We started our trip in St Petersburg; formerly Leningrad. Here is the square
behind the Czar's winter Palace; the so called "birthplace of the Oktober
revolution in 1917
In the car leaving south from St Petersburg with my two friends; Anton and
Lena. Ahead of us; 36 hours on the road.
We passed this place along the highway between St Petersburg and Moscow. "
Samovars "R" us"; I guess. Overpriced Czarist and Soviet era souvenirs for the
We drove by car some 1500 kilometers ( on fairly miserable Russian two lane
roads) south from St Petersburg through Moscow, Tula, Orel, Kursk, Belgorod
then we turned east in the direction of the Don river towards Stalingrad on
Along the way we saw miles and miles of Sunflower fields just as described in
accounts of the German advances in 1941-42
Here is a period photo of a German soldier posing among the sunflowers during
the 1942 campaign toward Stalingrad
Below: Somewhere south of Voronezh; I am pretty sure that I found the exact spot 65 years later. I mean; it
looked like the same spot anyway.
This is a typical village house painted in blue and white. These colors are
very typical in warm regions. As we headed south, the temperatures rose into
the 40s (Celsius) meaning around a hundred degrees Fahrenheit.
Below is a view of the bridge at Kalach on the Don river. This is where the
two great Soviet pincers met on November 22, 1942 trapping 6th army in the
Approaching Stalingrad from the west across the seemingly endless steppe. Arid
and sun-baked; it's the most inhospitable landscape I have seen in Europe
Modern day Volgograd seems to spring from the steppe. One moment, you are in a
vast empty plain and suddenly at the edge of the city.
Reminders of the city's past are everywhere. Here: "Glorious heroic
Stalingrad!" appears over a 10 foot wide facsimile of the Order of Victory.
The main monument to the battle of Stalingrad is the statue of Mother Russia
atop Mamaev kurgan in the center of the city. The statue stands about 3/4 of a
mile from the road and is reached by climbing 200 steps to get to the base of
The Mamaev kurgan is an ancient tartar burial mound standing about 300 feet at
it's peak. It was heavily contested during the battles of the autumn of 1942.
In 1967 the Soviet Union erected the statue known as " The motherland calls".
The largest free-standing statue in the world; it measures 279 feet from the
base to the tip of the sword.
Most 5-year-old boys' dads take them to Disneyland on summer vacation. But my
kid is eventually going to have to get used to the strange things that I do; so he may as
well get started now.
huge circular room at the base of the statue houses the eternal flame
accompanied by funeral music and Russian army guards. Just like I have always
read; it is one of the most somber places on earth.
view of the factory district along the river north of Mamaev hill.
Room-to-room fighting in each of these three factories is well described in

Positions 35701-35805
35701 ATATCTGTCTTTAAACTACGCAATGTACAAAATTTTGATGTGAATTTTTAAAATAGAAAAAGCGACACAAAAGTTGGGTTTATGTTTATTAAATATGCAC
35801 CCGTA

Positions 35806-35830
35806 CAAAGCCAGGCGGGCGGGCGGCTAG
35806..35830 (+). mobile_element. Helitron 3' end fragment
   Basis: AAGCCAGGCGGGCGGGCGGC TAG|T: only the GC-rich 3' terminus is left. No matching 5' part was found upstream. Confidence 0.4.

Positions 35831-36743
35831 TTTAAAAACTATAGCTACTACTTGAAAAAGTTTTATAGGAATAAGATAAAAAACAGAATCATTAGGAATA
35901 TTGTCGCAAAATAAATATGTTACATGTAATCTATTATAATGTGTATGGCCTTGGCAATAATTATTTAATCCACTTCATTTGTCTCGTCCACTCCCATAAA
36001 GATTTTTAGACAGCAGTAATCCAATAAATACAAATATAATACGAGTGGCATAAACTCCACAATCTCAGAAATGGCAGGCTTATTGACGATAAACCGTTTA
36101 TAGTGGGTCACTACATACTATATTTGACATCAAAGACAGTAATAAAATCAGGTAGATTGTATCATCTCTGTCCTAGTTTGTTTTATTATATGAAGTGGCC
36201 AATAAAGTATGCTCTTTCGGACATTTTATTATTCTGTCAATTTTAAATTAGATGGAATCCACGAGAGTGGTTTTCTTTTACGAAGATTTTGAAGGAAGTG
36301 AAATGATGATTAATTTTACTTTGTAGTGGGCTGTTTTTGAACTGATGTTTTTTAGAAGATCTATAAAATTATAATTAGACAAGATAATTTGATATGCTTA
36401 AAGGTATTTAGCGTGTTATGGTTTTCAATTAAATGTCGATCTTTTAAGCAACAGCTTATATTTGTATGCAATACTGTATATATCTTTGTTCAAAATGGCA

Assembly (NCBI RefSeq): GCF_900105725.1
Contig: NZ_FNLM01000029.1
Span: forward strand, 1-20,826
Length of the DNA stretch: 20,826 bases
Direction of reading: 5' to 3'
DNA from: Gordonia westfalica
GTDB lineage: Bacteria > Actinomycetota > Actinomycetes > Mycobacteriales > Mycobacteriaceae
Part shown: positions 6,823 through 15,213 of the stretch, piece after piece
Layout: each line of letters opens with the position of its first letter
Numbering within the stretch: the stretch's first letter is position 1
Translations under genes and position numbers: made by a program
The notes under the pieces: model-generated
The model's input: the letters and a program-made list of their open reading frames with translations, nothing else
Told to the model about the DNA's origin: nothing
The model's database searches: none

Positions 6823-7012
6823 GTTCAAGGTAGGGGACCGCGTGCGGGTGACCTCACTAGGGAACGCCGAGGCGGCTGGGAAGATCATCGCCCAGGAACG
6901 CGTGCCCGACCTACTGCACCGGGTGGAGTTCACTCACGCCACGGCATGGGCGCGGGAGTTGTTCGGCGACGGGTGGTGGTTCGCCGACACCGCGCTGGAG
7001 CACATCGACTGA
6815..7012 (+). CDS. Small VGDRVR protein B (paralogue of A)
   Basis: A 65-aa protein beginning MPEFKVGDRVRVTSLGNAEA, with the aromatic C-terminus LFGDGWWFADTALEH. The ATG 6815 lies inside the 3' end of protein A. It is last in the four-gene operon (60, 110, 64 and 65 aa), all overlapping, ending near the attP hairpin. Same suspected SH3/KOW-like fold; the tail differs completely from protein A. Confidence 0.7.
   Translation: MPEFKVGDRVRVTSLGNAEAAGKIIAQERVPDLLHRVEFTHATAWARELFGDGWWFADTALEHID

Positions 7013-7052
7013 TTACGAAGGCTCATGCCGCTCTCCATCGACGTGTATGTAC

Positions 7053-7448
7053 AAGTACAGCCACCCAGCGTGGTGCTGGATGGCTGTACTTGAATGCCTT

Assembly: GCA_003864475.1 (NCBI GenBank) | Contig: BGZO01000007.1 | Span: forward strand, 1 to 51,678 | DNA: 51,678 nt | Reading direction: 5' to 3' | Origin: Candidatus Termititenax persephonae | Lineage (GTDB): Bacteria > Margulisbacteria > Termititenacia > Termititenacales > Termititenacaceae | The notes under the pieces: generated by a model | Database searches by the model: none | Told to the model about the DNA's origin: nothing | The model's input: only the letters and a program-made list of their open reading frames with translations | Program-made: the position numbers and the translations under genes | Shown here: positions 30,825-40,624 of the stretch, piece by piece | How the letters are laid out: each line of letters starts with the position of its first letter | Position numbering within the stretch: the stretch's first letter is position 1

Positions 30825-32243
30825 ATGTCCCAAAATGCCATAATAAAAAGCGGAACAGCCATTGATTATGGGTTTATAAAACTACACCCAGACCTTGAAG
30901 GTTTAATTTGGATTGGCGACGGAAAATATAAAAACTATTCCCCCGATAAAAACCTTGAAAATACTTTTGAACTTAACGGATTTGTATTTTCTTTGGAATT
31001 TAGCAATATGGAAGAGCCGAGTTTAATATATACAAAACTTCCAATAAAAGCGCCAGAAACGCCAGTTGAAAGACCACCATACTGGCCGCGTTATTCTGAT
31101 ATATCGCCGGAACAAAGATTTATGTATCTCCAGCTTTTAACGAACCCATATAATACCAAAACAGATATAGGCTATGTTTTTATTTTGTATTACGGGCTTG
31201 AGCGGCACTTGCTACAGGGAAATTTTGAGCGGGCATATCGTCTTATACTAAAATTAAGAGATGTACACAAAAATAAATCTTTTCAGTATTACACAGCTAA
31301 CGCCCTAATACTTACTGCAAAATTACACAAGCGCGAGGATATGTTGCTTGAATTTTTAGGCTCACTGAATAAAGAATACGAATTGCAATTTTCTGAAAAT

every book written about Stalingrad.
This model depicts the city center as it appeared after the battle. Field
Marshal Paulus' last headquarters was located in the cellar of the univermag
department store on Mira prospect.
Below is the front of the department store today. It was rebuilt after the
battle and continued to house the Univermag until the 1960s when the front was
closed off due to the construction of the famous "intourist" hotel.
The room which served as Paulus's headquarters is still present in the cellar
and is marked by a plaque
The ruins of the grain mill have been preserved to show the condition of the
buildings after nearly 3 months of street fighting in the city center.
The flea market was one of the most interesting things we saw in the city.
There were a couple of guys there who make trips out to the steppe and search
farm houses for relics. They also obviously use metal detectors as well. On
some weekends they bring found items to the flea market. Very few tourists go
here but there apparently is something of a local collecting community. I
couldn't resist the bullet riddled helmet which appears in the photo at right
center. So I bought it.
My souvenirs of Stalingrad. The buckle and the M40 single decal army helmet
were found in a trench near the Gumrak airfield about 10
kilometers west of the city.
This was my hotel during our stay in Volgograd. A great place. Only 5 suites;
it was built in the early 50s to house government guests and diplomats who
made pilgrimages to the city. Eisenhower stayed here. As well as Zhukov,
Khrushchev, Castro, Charles de Gaulle; ect, ect. I got the larger suite
because I wanted to use the same bathroom that Eisenhower used. He was a
Republican, you know....
This is Stanislav Borischev; the gatekeeper at the hotel. He was born in
Stalingrad and lived here all his life. During the battle, he and his family
were not evacuated from the city. From September '42 until February '43; they
lived in the boiler room under a technical institute near the city center. He
told how the building took many hits from aerial bombs and later; artillery.
After Paulus' surrender he remembered the German's being marched away wrapped
in rags. Later; a number of them returned to be used as labor during the first
rebuilding. Most of them were toothless and wasted away by Typhoid, typhus and
pellagra. Stanislav's mother took pity on them and would occasionally throw
them onions. The Germans answered back by tossing them medals and such which
they tore from their uniforms.